For many families who live and work along the oil littered Gulf of Mexico, the federal government's ban on deepwater oil drilling is worse than the oil spill and its aftermath.
The Obama administration wants the ban to remain in place until after Thanksgiving, but many companies aren't expected to wait that long.
The Lifeline of the Gulf
Although wildlife is being poisoned and people who live along the Gulf Coast are having a hard time living with the oil spill, many say they can't survive without the oil industry.
"We're just in a bad situation now. We're going around and around and there's no way out," said Stanley Encalade, who has spent his entire life fishing the marshy waters along the Gulf Coast.
Despite all the talk surrounding the devastated fishing industry, it only accounts for 1 percent of Louisiana's economy. Tourism makes up 4 percent, and the oil industry accounts for a whopping 16 percent.
You don't have to go farther than the beach to see the impact of the spill. From some points, the naked eye can count more than a dozen oil platforms in the ocean.
"If you go out there at night in a plane it looks like Manhattan - all these rigs are lit up, it's just, you know, amazing to see," New Orleans Sierra Club Field Organizer Darryl Malek-Wiley said.
Oil pipelines cut through the wetlands and crisscross highways. Nearly 5 million barrels of oil are produced in the United States each day. A quarter of that crude comes from deepwater rigs in the Gulf and most of the supplies and support for those rigs pass through Port Fourchon in Lafourche Parish, La.
Parish spokesman Brennan Matherne said, "Basically Lafourche Parish has about 18 percent of the oil that America uses."
Each deepwater platform employs about 250 people and for each of those employees experts say there are another six to eight workers supporting them. The Louisiana Oil and Gas Association has estimated the federal moratorium may disrupt as many as 100,000 jobs across the Gulf region.
Plug the Leak - Not the Industry
"Nobody in their right mind would hold off operations waiting on the actions of a government that they know, frankly, doesn't care for their business," said Ben Broussard, LOGA marketing director.
Royalties from off shore oil and gas productions serve as the second highest source of income for the federal government, second only to the income tax.
Broussard said that as soon as the Obama administration issued its first moratorium on deepwater drilling, other countries started courting rig operators and the operators started planning their moves.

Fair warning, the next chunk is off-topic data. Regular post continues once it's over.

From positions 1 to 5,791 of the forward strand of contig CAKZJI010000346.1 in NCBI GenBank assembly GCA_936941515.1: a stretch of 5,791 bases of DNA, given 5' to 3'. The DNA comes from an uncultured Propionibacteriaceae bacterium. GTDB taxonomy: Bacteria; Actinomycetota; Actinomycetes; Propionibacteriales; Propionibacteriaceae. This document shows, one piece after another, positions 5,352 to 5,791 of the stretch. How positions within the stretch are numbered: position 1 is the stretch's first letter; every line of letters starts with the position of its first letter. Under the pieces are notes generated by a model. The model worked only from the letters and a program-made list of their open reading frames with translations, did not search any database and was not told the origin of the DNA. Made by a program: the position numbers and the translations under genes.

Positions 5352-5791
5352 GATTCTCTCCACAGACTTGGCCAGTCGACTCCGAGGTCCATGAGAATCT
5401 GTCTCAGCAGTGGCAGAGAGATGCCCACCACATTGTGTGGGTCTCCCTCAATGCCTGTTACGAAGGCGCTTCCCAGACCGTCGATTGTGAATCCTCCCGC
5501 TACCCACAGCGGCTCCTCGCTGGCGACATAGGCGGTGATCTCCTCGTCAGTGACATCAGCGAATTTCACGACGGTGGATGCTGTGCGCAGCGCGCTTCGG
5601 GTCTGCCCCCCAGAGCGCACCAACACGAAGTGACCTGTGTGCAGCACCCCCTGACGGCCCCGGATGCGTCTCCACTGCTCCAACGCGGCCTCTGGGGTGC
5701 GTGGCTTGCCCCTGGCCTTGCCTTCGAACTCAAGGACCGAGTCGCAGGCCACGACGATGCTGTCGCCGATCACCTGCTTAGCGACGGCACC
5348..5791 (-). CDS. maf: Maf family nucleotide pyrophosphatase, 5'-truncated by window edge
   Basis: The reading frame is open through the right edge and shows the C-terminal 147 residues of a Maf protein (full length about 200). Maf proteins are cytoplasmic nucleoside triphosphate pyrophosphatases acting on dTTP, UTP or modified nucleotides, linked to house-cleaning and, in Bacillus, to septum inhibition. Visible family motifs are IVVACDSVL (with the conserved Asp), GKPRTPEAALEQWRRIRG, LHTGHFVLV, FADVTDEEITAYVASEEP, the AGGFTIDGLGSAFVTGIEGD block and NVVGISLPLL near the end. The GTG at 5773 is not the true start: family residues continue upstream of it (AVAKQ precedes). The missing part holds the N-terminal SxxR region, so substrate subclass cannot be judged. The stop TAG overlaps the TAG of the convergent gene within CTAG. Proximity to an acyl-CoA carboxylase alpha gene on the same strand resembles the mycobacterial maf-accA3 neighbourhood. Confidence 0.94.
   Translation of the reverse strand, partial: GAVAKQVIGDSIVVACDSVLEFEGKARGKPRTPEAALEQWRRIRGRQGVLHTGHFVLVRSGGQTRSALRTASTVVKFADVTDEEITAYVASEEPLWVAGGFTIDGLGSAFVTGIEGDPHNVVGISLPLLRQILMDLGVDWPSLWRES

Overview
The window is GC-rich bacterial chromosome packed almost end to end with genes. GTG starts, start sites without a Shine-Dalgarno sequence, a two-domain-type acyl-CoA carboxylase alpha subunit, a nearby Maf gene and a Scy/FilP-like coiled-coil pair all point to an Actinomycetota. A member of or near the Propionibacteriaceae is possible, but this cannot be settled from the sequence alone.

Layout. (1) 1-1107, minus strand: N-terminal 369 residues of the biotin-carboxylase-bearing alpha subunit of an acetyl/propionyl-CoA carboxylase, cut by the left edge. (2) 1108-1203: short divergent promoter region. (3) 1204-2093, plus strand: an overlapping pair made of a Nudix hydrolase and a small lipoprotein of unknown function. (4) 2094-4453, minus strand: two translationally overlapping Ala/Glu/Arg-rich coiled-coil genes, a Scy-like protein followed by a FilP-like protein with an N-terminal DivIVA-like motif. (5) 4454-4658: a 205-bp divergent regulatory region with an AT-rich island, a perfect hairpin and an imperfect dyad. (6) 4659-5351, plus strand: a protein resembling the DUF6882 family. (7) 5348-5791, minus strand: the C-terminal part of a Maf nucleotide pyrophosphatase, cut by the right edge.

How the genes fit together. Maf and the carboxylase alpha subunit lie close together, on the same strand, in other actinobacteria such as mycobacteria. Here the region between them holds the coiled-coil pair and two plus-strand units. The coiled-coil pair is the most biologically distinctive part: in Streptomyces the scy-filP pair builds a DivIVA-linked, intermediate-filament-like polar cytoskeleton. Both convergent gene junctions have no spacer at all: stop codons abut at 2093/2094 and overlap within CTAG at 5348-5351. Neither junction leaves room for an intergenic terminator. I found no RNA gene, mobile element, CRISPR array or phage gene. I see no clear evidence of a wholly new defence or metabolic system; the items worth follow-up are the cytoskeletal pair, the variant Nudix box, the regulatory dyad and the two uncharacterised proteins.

"These deep water rigs are signed up on contracts on three to six years at a time," explained Eric Smith, associate director of Tulane University's Energy Institute. "They cost on the order of $600 million apiece and if they're not working, they're not paying their mortgage."
Smith and other industry experts say that BP's bad business decisions doesn't represent the entire industry.
"It was the careless and reckless operation of one operator," Broussard said. "There were 656 deep water wells drilling in the Gulf of Mexico and 551 of those are producing and before April 20th, (we had) zero disasters, zero major accidents."
"The real issue is human beings," Smith said. "How do you change the corporate culture - in this case, of one company - to make sure that they do play by the rules."
Gulf Resident: 'I Want My Life Back'
Just minutes from Port Fourchon, visitors to one of Louisiana's most popular coastal destinations are greeted by the message: "Jesus Christ Reigns Over Grand Isle."
At this time of year, the island is usually bustling with tourists. Now there are only homemade signs telling the regions dismal tale: "Diminished Property Values," I want my life back." One resident has even transformed his yard into a cemetery to mark the death of the region's way of life.
Down the road, Shelly Landry operates the Sureway Supermarket that her father opened more than 30 years ago.
The store has survived every storm, every hurricane. But Landry isn't sure about this double whammy.
"Right now with the oil spill you don't have the tourism. With this moratorium they've killed the oil fields," she said.
Meanwhile, emotions are high and environmentalists are mobilizing to push for clean energy.
The Sierra Club has partnered with progressive Christian groups to help spread the message.
"If you care about our country's foreign policy, if you care about the environment, if you care about the health of our economy, or if you care about human rights then you care about the cost of our oil dependence," Sierra Club Executive Director Michael Brune said.
However, an energy transformation will happen slowly and until then, many Gulf Coast residents and business owners want the oil drills to keep pumping.
Taking it One Day at a Time
Back in Lafourche Parish, resident Brennan Matherne believes it will take a rise in gasoline prices to convince the country that oil production in the Gulf of Mexico must be continued.
"Until the rest of Americans start feeling it at the pump, I think they won't truly realize how much this port and how much Gulf oil production really means to them individually," he said.
In the meantime, the Gulf's residents like Shelly Landry are simply doing the only thing they can do.
"We're taking it day by day, week by week," Landry said. "My daddy taught me to save for rainy days. I just wish it wouldn't be pouring as much as it is."